Salted with Sharks

Archive for the ‘Wildlife’ Category

Adopt-a-Beach Cleanup This Saturday

In Activism, Community Alert, E Beach, Environment, Open Season, Water, Wildlife on September 11, 2017 at 10:30 pm

Here’s the link to last year’s data collection.

Special Council Meeting Regarding Elberta Beach

In E Beach, Gov't Watch, Law & Order, Open Season, Public Safety, Wildlife on August 9, 2017 at 1:36 pm

Update! Kristi Mills came through with a recording of the meeting. Thanks, Kristi! It’s a bit hard to hear and hasn’t been edited for levels and whatnot, but it’s worth a listen if you care about the beach.

 

Here are some of the officials and others who attended the meeting. We thank them! And thanks, Jon Keillor, for taking this photo.

Here are some images that were used during this morning’s special council meeting to discuss where exactly Elberta property and the public “roadway” is, as opposed to Sand Products Corporation and other private property used by Elberta beachgoers pedestrian and motorized. Thanks for the photos, Andy Bolander. I tried to record the meeting but had a tech fail. —Emily Votruba

Baby’s Breath: Scourge of America

In E Beach, Environment, Open Season, Wildlife on May 18, 2017 at 10:49 am

Baby’s breath: Nice in a wedding bouquet or a prom corsage (maybe), but not so nice when it takes over your whole beach, pushing out native plants that naturally grow almost nowhere else besides our unique shoreline.

You can help work to remove these shrubby masses from our beach by joining forces with the Invasive Species Network on volunteer bee days this summer. Enjoy the beach, work your hockey muscles, and meet cool people. Wear long pants and gloves, because there’s natural poison ivy out there, too. And we like that. —Emily Votruba

 

Hunting in the Village: Let the Game Begin

In Community Alert, Environment, Law & Order, Open Season, Wildlife on September 15, 2016 at 10:39 am

It’s hunting season! But it’s illegal to shoot firearms within Village limits. That includes up in the dunes. So if you hear gunshots here in Elberta, you would be correct to call the Sheriff, who is tasked with enforcing that law, because it’s also a state law. Bowhunting, however, is allowed in EDNA, as long as regulations, including legal distances from structures, are followed. EDNA hikers should be aware that there may be archery going on in the park during their visit. Hey, Blaze Orange looks good on everyone! This notice is posted on the Village website here.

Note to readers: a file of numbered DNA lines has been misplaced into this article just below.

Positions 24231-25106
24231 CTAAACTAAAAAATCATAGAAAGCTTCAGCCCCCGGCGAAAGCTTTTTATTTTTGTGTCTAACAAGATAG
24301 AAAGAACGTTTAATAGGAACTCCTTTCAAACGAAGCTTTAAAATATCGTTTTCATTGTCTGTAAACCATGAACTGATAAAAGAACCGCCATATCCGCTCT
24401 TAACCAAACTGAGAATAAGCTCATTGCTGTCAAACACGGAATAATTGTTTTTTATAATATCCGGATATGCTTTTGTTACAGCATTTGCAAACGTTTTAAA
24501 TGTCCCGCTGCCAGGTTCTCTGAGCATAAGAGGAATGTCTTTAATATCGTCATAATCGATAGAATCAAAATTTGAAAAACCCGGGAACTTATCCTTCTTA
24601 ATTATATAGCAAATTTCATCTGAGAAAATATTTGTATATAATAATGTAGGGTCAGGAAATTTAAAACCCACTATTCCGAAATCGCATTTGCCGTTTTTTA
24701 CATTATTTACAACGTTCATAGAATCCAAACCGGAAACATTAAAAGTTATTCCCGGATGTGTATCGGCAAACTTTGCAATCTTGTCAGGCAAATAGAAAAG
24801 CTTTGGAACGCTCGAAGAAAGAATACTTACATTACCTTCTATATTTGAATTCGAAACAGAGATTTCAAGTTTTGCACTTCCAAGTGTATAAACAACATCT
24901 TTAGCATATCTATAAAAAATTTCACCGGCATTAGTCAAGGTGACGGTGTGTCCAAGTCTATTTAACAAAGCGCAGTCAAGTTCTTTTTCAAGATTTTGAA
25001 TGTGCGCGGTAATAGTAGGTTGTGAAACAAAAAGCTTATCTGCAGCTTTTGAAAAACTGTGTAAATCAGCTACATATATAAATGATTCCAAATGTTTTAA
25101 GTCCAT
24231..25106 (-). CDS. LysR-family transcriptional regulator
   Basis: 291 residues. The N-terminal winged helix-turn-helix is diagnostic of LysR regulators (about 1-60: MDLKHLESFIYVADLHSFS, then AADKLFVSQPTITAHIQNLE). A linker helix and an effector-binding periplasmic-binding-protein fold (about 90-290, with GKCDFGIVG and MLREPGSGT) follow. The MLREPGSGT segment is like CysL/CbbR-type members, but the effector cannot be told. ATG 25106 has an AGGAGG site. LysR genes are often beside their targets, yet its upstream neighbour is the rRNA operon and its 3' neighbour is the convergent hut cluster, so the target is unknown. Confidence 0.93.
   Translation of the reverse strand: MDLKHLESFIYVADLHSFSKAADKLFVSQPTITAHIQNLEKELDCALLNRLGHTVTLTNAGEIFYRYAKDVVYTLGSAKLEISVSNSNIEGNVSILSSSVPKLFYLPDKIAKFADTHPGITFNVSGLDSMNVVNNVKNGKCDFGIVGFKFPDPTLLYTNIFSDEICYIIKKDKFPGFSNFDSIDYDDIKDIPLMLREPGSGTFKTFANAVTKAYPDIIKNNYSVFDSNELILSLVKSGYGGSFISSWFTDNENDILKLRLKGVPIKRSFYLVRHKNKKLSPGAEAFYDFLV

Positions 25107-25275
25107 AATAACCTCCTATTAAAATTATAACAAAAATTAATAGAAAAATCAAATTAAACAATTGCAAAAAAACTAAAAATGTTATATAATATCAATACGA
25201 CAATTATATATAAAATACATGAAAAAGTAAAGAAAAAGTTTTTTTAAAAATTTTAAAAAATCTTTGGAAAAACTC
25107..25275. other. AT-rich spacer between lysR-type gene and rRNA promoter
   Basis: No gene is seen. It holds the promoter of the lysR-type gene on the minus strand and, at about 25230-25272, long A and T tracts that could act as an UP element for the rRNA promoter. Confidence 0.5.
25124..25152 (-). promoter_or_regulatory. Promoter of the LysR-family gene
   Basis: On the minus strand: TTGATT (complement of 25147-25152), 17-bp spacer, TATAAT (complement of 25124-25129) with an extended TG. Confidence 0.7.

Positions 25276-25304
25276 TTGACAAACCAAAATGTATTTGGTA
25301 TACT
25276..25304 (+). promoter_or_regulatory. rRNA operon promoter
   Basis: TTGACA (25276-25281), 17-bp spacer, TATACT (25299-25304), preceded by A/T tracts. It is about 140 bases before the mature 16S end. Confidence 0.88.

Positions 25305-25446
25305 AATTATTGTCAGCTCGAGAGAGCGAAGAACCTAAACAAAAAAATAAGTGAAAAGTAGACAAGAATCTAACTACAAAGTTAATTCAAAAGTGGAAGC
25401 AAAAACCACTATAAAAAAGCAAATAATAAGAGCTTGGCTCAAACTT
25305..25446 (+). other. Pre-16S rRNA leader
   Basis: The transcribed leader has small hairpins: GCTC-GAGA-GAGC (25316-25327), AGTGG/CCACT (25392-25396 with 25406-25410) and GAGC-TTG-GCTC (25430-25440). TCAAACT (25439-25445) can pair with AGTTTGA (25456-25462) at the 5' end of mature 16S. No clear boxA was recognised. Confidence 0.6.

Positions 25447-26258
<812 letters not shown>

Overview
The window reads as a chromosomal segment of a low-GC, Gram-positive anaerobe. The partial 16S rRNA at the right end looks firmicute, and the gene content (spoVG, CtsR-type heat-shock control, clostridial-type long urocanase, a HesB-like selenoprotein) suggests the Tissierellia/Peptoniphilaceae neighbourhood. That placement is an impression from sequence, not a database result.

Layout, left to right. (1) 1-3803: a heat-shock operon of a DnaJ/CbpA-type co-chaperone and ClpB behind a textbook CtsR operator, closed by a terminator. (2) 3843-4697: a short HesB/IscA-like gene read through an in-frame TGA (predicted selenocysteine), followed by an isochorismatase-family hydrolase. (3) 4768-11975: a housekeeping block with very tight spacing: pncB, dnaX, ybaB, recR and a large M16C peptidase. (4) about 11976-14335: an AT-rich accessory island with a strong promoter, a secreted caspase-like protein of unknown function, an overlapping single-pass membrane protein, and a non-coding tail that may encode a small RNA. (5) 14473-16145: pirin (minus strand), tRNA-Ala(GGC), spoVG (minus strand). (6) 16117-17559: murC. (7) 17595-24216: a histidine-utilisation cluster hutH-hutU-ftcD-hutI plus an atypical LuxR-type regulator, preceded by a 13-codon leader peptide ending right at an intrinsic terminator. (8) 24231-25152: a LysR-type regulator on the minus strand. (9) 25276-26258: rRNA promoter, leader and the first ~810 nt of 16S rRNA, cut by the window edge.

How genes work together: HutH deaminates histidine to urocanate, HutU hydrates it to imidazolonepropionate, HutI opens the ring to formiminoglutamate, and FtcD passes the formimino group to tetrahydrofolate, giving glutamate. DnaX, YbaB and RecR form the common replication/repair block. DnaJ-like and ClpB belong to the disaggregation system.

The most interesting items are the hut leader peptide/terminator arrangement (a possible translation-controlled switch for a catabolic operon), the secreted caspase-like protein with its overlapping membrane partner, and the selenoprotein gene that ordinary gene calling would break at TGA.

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Lines in the Sand

In Community Alert, Crime, E Beach, Environment, Law & Order, Open Season, Public Safety, Water, Wildlife on May 24, 2016 at 1:46 pm

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By Andy Bolander

Here is an annual reminder of the beautiful frailty our community possesses in the Elberta dunes and beach. It will take persistent and vocal presence for us to protect this resource.

Why is it necessary to protect the dune habitat? Well, something you may feel intuitively is actually true: Elberta Dunes are geologically unique in the world.

“Elberta Dunes lie at a latitudinal transition point between perched dunes to the north and lake-plain dunes to the south. Elberta dunes consist of five parabolic dunes perched on a glacial bluff. Characterized by stabilized dunes with overlapping arms which indicate non-concurrent periods of migration. Elberta Dunes have four distinguishable migration periods.” —Dunes in a Transitional Zone: Using Morphology and Stratigraphy to Determine the Relative Ages of Green Point Dune Complex and Elberta Dunes, Emma Fulop, Davidson College 2014

“Very few dunes in Michigan can be classed as truly migratory.” —Geological Sketch of Michigan Sand Dunes, Robert W. Kelly, Mich Dept of Environmental Quality (DEQ) Geological Survey Division, 2001

“[T]he greatest dunes of the entire region occur along the east coast of Lake Michigan because the prevailing Westerlies gather added energy as they fetch across this unbroken expanse of lake.” —Geological Sketch of Michigan Sand Dunes, Robert W. Kelly, Mich Dept of Environmental Quality (DEQ) Geological Survey Division, 2001